William James had it right. The history of philosophy is the arena of an ongoing tug-of-war between a hard and a soft tendency of thinking. The hard-liners incline to be materialistic, receptive to surdity, and insistent on explanation by efficient causation. The soft-liners accept finalistic explanations and envision a rational order in nature’s arrangements.
There has, unsurdly, been balance here. Antiquity had its Platonists and its Atomists; nineteenth century physics had its positivists and its devotees to rational mechanics. But in twentieth century philosophy of science, the hard-liners had things pretty much to themselves, save for an occasional and usually much decried voice crying in the French wilderness. (Henri Bergson and Teilhard de Chardin come to mind.)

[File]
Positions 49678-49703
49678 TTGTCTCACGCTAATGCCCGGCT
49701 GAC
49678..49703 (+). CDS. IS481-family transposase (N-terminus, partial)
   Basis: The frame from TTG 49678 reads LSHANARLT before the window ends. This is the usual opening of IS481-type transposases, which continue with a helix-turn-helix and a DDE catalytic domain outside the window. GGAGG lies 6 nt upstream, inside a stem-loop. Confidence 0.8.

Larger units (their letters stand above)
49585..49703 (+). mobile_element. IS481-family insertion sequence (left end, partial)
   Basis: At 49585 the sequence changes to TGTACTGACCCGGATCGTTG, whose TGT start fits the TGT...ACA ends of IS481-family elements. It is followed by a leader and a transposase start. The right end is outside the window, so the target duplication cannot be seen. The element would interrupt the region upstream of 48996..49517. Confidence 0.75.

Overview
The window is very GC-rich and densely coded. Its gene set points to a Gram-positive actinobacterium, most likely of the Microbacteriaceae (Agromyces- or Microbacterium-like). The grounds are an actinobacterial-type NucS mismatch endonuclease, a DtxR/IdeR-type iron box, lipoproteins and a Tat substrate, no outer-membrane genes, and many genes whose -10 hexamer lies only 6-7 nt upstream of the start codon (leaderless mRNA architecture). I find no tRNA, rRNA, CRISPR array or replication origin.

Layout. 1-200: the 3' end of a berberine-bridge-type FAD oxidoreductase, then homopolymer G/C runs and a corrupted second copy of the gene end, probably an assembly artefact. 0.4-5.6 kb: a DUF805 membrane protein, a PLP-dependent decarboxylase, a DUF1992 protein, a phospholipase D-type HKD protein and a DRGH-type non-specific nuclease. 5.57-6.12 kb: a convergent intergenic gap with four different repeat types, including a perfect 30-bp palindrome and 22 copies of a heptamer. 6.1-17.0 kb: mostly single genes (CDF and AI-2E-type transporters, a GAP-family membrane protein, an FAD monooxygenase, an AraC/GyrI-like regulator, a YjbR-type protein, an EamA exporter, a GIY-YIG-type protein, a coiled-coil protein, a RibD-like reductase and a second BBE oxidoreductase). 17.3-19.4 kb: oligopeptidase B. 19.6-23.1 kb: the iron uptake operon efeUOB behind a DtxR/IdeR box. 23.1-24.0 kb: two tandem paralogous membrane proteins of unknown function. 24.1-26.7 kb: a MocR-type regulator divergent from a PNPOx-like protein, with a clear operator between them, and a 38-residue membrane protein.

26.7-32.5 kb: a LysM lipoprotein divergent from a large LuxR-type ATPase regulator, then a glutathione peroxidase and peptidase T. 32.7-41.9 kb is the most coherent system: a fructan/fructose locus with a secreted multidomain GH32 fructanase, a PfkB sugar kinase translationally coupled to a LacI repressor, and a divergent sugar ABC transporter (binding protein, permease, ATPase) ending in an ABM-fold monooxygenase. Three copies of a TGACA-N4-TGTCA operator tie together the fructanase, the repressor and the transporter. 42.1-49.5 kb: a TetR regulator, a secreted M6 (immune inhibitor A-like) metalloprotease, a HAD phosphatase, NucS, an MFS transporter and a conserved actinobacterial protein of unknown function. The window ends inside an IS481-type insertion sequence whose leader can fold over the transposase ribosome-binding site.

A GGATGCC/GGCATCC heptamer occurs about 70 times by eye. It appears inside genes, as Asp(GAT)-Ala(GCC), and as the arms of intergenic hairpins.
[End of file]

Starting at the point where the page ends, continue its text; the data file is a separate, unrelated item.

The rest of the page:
However, the pendulum of fashion swings back and forth. In particular, recent developments in cosmology have been running decidedly against the grain of the traditional hard-liners.
The time is ripe for a foray into “Idealist Alternatives to Materialist Philosophies of Science,” so, as I see it, this volume is a judicious instance of seizing upon “a tide in human affairs.” Beyond this, it affords a wealth of highly interesting, instructive, and philosophically thought-provoking reflection. Few who read these stimulating pages will continue to think that idealism is a lost cause in the philosophy of science.
However, most philosophers have not yet begun to take notice.
Distinguished University Professor of Philosophy
Chairman of the Center for the Philosophy of Science
University of Pittsburgh